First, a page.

Students Help Inject Life Into Inglewood’s Food Desert with food gardens
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Urban gardens are sprouting up across the city as part of an effort to bring healthy, organic food to more LA families.
By John Cadiz Klemack
NBC Los Angeles
Nov 21, 2012
There’s something sprouting in Inglewood, and it’s so simple, a 7 year old can explain it.
“We grow vegetables,” said Michee, a student at Warren Lane Elementary School.
Buritius, 8, goes a step further. “We grow seeds and soil so we can make vegetables and then we can be strong.”
Thanks to urban gardens, the students’ community has the chance to take charge of its health. Inglewood has for years been considered a food desert, or a city with little or no access to grocery stores that offer fresh, affordable, healthy foods. And that’s a disappointment that’s lead to action.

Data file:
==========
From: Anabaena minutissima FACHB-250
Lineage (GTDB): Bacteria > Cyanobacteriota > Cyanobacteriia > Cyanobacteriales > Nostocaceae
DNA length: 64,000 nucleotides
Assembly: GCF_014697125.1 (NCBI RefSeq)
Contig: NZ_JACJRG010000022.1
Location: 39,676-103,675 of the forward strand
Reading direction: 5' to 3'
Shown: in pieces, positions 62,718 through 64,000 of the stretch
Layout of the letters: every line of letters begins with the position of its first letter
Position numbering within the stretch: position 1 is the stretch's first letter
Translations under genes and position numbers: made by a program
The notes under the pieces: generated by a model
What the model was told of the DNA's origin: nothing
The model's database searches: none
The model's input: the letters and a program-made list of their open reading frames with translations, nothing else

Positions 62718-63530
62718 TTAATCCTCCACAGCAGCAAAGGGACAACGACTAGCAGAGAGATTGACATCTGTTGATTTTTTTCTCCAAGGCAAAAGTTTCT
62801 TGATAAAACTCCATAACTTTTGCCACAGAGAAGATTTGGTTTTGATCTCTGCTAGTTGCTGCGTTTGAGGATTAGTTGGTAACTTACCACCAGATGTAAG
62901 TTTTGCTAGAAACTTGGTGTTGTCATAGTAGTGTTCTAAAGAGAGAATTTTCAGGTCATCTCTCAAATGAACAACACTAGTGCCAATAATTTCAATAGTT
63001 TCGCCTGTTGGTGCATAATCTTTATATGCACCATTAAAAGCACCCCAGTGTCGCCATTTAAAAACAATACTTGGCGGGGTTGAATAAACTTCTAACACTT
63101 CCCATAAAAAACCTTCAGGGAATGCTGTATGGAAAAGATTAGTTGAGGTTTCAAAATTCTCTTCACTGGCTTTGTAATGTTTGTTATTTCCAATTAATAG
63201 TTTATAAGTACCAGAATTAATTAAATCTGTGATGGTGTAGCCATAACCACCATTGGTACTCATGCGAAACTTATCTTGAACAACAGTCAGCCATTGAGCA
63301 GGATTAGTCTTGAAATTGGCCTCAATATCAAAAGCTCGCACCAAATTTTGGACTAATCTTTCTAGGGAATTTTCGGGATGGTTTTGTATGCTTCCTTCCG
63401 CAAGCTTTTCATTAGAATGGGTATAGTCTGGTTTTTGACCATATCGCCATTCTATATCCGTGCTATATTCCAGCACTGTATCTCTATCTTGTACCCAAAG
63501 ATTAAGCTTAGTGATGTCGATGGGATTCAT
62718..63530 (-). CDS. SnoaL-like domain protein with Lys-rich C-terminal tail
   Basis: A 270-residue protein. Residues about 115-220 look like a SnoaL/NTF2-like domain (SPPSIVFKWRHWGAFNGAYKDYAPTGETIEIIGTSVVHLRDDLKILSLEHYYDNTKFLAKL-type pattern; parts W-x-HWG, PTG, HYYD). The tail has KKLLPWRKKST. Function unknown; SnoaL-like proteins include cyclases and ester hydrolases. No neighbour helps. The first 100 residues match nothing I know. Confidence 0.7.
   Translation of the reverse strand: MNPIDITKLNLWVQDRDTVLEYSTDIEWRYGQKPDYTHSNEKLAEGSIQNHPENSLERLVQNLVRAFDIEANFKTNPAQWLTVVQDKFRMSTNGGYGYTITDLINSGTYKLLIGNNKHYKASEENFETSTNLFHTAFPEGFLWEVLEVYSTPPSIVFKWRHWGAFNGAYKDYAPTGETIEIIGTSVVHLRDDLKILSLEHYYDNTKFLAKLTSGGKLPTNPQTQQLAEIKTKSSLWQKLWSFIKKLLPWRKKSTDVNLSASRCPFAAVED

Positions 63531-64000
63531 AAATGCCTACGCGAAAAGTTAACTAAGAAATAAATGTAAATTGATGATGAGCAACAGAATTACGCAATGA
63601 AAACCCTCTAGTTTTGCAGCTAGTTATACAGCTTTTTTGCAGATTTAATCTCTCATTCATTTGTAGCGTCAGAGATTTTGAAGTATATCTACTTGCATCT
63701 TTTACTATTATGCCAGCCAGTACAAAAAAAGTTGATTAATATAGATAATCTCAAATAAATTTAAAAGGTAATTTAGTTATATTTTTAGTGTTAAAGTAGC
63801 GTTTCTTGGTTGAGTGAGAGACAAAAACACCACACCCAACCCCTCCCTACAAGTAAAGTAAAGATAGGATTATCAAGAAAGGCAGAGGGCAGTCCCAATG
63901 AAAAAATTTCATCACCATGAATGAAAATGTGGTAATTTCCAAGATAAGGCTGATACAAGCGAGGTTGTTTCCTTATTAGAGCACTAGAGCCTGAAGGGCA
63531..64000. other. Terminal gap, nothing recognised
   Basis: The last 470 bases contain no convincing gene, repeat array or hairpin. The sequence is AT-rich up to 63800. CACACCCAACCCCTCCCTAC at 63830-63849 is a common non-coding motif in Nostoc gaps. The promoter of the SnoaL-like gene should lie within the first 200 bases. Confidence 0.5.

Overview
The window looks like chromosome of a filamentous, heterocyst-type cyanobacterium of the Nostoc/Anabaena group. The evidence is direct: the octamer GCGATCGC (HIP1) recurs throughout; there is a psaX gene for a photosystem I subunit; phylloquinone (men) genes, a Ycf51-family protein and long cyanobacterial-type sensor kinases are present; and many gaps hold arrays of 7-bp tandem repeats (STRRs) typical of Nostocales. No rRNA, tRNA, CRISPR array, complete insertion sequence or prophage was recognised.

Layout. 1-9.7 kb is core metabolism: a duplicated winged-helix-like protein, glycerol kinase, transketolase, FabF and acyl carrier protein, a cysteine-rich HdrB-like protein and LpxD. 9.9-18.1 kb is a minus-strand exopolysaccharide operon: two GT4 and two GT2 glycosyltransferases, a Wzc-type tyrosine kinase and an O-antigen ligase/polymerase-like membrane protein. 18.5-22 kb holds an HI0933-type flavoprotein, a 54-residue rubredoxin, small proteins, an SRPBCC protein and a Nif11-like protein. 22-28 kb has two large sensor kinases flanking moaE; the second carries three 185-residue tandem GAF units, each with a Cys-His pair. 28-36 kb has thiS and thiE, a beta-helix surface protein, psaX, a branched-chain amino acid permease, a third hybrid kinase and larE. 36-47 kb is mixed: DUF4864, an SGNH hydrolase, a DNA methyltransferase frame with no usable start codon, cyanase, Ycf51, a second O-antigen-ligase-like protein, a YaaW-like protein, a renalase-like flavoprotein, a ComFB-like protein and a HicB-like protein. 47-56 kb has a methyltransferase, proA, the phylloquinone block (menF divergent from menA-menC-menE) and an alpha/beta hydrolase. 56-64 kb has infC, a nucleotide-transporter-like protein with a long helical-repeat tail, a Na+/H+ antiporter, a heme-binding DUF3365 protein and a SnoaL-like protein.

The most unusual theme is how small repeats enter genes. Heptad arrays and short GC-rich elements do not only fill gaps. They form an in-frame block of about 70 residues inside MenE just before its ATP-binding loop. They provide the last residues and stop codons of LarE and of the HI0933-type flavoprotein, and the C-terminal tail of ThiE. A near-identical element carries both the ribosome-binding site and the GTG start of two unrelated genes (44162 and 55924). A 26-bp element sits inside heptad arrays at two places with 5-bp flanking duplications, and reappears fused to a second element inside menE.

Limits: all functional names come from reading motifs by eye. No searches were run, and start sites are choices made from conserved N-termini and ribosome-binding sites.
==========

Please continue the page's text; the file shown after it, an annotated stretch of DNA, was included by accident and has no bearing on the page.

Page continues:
“With disappointment comes opportunity,” said Derek Steele, of the Social Justice Learning Institute, whose program dubbed 100 Seeds of Change is helping Inglewood move toward a healthier future.
“We’re working to start 100 community, school and home gardens in the city,” Steele said, adding that many residents of Inglewood have already signed on to learn how to grow vegetables in their own gardens and then share with others who take part in the program.